Once upon a time, when Maplethorpe trauma invaded Cincinnati, I sent in a song to my radio hero Gary Burbank. I had arranged it on my synthesizer with a sort of oomp-pah German horn section background. It was essentially a reworking of My Bonny and the chorus was the title of today's blog. So sing along...
Which brings me to what I really wanted to discuss today...art. That is visual art. Paintings, etchings, that sort of thing. My wife and I recently were watching a show on PBS that offered an indepth look at some ancient painter and why he painted what he painted, what his thoughts were even down to how his brush strokes were applied.
Yesterday I visited my brother and his family. They are wonderful people and sure I love being with my family. Like all families there are some quirks. One nameless relative seems to enjoy dwelling on knowledge and travels, which gets expounded on during most visits. A very sweet person though. This week's discussion was regarding an artist named John Stobbard, a popular artist that did maritime paintings.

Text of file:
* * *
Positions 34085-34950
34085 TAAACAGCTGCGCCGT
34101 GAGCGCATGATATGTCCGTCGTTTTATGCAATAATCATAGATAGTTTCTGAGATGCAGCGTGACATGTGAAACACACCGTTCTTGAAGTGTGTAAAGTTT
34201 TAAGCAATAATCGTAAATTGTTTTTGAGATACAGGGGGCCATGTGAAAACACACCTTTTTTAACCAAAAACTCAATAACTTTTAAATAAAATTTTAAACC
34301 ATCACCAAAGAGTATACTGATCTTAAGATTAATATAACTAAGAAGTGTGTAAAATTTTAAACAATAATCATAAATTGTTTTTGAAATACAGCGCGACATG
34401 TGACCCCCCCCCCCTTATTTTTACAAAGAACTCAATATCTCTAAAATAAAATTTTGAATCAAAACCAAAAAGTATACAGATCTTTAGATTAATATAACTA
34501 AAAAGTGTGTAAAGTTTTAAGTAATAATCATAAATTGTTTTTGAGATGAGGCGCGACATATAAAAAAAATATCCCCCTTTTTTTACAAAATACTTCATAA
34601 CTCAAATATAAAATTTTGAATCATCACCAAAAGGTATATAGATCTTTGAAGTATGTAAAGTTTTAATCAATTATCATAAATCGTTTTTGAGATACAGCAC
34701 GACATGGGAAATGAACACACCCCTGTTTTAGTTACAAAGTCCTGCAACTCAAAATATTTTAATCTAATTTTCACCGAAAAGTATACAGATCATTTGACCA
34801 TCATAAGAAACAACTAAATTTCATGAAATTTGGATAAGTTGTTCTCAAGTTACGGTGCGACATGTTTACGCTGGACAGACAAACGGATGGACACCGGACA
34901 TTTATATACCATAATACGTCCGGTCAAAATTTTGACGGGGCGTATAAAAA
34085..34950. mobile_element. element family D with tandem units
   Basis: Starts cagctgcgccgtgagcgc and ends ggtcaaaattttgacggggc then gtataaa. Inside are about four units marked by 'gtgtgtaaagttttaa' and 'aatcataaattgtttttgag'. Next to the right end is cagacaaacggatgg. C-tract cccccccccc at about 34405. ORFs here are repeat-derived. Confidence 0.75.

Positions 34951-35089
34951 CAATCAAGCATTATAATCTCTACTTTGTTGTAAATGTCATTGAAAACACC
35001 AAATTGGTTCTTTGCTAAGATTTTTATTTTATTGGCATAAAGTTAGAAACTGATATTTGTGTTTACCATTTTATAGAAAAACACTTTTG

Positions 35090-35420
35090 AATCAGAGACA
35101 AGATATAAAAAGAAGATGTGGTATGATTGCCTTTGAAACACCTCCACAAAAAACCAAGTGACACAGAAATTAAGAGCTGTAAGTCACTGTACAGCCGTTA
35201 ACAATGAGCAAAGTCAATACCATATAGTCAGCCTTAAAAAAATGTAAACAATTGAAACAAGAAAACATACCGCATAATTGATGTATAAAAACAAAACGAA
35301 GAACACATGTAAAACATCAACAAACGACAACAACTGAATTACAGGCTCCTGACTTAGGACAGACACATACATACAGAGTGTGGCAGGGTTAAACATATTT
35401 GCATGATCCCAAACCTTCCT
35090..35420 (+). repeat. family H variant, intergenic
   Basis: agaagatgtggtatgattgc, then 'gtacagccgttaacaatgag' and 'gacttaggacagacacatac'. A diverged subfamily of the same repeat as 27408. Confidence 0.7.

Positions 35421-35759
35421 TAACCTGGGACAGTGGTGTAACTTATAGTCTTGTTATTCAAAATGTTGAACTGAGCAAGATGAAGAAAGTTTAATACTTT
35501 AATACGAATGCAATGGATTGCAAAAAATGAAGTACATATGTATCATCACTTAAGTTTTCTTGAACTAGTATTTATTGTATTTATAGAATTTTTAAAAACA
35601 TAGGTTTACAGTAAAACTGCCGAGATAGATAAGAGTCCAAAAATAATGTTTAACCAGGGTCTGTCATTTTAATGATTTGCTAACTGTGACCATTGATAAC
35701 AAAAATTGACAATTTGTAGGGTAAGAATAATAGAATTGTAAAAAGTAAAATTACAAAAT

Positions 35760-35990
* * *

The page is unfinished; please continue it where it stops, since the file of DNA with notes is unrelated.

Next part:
Because I am not one to be a smart ass, I kept my mouth shut. But today I will enlighten all and prove that I am equally versed in the arts by expounding on my knowledge of one of the worlds most famous men that took brush to an easel, A man who knew exactly how to mix burnt umber with titanium white. This would be non other than Causius Marcus Collidge.
Known to all as simply "Cash" he was a self taught artist that rose to fame drawing cartoons for newspapers and furthered his career by sketching comic backgrounds for carnivals. You know the kind of standup boards that have a hole where you can stick your head in and so you can take a nice photo of you being a muscle man with your buxom sweetie hanging on your shoulder.
However what C.M. Collidge is best noted for is the 16 paintings he created for the Brown & Bigelow Cigar Company. These are known as Dogs Playing Poker.
Laugh if you will, you can have your John Stobart, you can have your Thomas Kinkade. In 2005 two of the original by C.M. Collidge called A Bold Bluff and Waterloo were auctioned off for $549,000.
It's art, it's art and all of the critics agree, agree.
It's art, it's are and all of the critics agree.